Barren Soil This work has been published in the Teen Ink monthly print magazine.

     I stumbled upon God the summer I was five. My father had finally grown too sick to get out of bed, so the heat and nervous tension that permeated the air inside the house made it impossible to breathe. I would escape by squeezing under the front porch and curling up in the cool, forgiving darkness where no one would think to look for me. All manner of creatures lived there, but I mostly ignored them, with one exception - a little frog who, every time I crawled under the porch, ceased movement and stared at me with great, golden eyes.

In late June, the frog finally moved. He hopped toward my arm and stared at me, demanding eye contact. Once he had my attention, he opened his wide mouth and said, “Hello, Sophie.”

I should have been shocked, but for some reason, I wasn’t. Perhaps at five years old, I was more receptive to something that defied the laws of nature. Perhaps something in those golden eyes had already told me that this frog was unique. At any rate, I was not startled that a frog could speak. I had a more pressing question.

“How do you know my name?”

The frog blinked slowly. “I know everything. I am God.”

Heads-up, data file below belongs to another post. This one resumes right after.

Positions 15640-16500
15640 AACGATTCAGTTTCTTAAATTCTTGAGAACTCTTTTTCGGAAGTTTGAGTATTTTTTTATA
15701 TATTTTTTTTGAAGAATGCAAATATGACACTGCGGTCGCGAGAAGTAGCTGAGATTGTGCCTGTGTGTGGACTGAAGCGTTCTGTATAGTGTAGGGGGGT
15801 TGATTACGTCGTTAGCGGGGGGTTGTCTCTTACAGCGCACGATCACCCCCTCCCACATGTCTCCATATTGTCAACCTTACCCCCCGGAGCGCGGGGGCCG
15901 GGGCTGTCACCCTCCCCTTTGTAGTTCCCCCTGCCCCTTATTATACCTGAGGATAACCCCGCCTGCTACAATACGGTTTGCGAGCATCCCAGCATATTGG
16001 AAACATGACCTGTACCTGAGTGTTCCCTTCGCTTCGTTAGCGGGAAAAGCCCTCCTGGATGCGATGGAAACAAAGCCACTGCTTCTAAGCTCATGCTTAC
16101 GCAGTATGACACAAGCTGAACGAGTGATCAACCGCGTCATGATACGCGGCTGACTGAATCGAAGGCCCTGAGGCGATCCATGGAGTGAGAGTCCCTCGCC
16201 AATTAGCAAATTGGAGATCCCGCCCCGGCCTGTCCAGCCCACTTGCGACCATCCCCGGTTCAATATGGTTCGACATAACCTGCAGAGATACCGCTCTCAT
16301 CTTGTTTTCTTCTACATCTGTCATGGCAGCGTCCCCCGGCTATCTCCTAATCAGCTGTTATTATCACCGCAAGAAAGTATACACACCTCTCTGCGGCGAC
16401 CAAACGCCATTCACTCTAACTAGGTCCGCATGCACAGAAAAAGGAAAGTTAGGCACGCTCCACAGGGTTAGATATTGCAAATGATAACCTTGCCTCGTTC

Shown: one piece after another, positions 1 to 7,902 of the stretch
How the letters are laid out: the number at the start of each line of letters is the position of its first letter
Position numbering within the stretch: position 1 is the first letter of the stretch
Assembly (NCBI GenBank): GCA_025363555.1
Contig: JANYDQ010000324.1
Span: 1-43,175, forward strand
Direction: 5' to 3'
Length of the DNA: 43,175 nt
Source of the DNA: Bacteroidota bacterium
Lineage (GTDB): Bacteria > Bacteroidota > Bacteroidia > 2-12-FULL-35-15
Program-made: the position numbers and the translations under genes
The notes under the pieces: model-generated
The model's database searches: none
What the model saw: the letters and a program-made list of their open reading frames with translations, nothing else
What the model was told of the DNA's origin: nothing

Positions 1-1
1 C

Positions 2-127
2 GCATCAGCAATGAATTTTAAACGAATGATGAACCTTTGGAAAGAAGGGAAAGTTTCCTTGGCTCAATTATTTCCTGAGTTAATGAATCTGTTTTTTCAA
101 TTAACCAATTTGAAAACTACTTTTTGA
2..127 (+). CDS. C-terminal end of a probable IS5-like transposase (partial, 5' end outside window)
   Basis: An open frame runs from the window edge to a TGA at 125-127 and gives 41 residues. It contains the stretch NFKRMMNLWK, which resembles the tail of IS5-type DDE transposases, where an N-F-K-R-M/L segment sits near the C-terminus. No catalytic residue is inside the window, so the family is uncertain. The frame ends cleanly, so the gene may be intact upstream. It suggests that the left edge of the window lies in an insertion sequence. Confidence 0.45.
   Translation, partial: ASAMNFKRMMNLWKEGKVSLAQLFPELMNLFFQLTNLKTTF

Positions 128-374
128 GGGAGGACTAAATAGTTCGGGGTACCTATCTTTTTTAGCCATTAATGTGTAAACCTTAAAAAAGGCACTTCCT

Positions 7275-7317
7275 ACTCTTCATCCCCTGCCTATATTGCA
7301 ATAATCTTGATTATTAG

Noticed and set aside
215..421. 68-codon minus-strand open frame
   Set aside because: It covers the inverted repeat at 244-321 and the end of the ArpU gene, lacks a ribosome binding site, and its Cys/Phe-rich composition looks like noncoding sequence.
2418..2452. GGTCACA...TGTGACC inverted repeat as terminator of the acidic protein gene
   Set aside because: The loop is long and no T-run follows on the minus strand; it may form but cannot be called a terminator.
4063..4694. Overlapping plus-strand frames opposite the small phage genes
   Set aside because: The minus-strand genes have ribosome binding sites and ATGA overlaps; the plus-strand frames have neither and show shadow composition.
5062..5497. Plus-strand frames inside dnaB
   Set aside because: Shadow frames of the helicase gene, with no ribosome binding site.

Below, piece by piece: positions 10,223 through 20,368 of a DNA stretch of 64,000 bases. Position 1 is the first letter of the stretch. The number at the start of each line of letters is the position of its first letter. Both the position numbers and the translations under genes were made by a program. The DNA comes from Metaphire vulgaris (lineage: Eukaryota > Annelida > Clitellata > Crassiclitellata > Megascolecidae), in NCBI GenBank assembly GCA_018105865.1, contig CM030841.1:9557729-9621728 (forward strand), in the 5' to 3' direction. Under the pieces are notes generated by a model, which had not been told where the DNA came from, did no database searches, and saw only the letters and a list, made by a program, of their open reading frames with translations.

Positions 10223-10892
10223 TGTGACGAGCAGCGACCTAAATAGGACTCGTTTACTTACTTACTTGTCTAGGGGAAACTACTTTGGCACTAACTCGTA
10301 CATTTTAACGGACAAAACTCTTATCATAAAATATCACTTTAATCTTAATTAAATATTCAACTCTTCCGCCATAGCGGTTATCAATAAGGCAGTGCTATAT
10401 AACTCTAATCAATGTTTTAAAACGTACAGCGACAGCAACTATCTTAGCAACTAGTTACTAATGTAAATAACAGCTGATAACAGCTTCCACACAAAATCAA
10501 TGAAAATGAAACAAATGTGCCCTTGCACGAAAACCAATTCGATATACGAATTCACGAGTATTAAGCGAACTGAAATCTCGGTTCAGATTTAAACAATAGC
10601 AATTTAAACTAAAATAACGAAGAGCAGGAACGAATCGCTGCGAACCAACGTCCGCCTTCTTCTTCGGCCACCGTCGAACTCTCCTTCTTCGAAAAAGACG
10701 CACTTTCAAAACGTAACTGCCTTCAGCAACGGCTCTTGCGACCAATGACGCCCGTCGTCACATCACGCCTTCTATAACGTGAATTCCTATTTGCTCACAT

Silence. The slants of light where the sun shone through the strips of porch shifted positions. Finally, I spoke.

“You can’t be God. You’re too small.”

His eyes sparkled, and then he chuckled with his head thrown back, and I could see his white underbelly shaking in small ripples.

When his laughter finally subsided, he extended a long, webbed finger. He was pointing to the edge of the porch’s shadow - to the spot where the rich soil became dust in the sun. My mother had tried to grow flowers there for years. She had stopped trying when my father’s condition worsened.

“Look there,” commanded the frog, and I stared as an exquisite white flower unfurled its petals as if stretching its limbs after a long sleep. In my five years, I had never seen anything so magnificent. Its scent was as sweet as honey, and I wanted to bury my nose in a field of these creations too delicate and extraordinary to be called flowers.

“You see?” God asked, and I nodded.

God and I became good friends that summer. I spent every day under the porch, talking to him. He never wanted to leave the shade, though, even when I offered to carry him in my pocket where he would be safe from careless feet.

Sometimes I asked God questions. Sometimes he answered. Once, I asked him where Heaven was.

“Heaven,” he said, “is where I live.”

“But you live under my porch!”

God just smiled.

In August, my father’s illness had progressed to the point that I was sent to my aunt’s house in Virginia so I wouldn’t be underfoot. I told God I would be back soon, and then waited in Virginia for my father to get better.

Six months later, I came back home for my father’s funeral.

Death is very confusing for a child. I didn’t understand what it meant to die; all I knew was that my father had been lying in his bed when I left, and now when I came back, he was nowhere to be found. He must be hiding somewhere, I was sure; people couldn’t just disappear, especially without saying good-bye. My mother told me he had “passed on,” but I thought she meant he’d traveled to another town. When I continued to press her for a literal meaning of her euphemism, she told me he was in Heaven.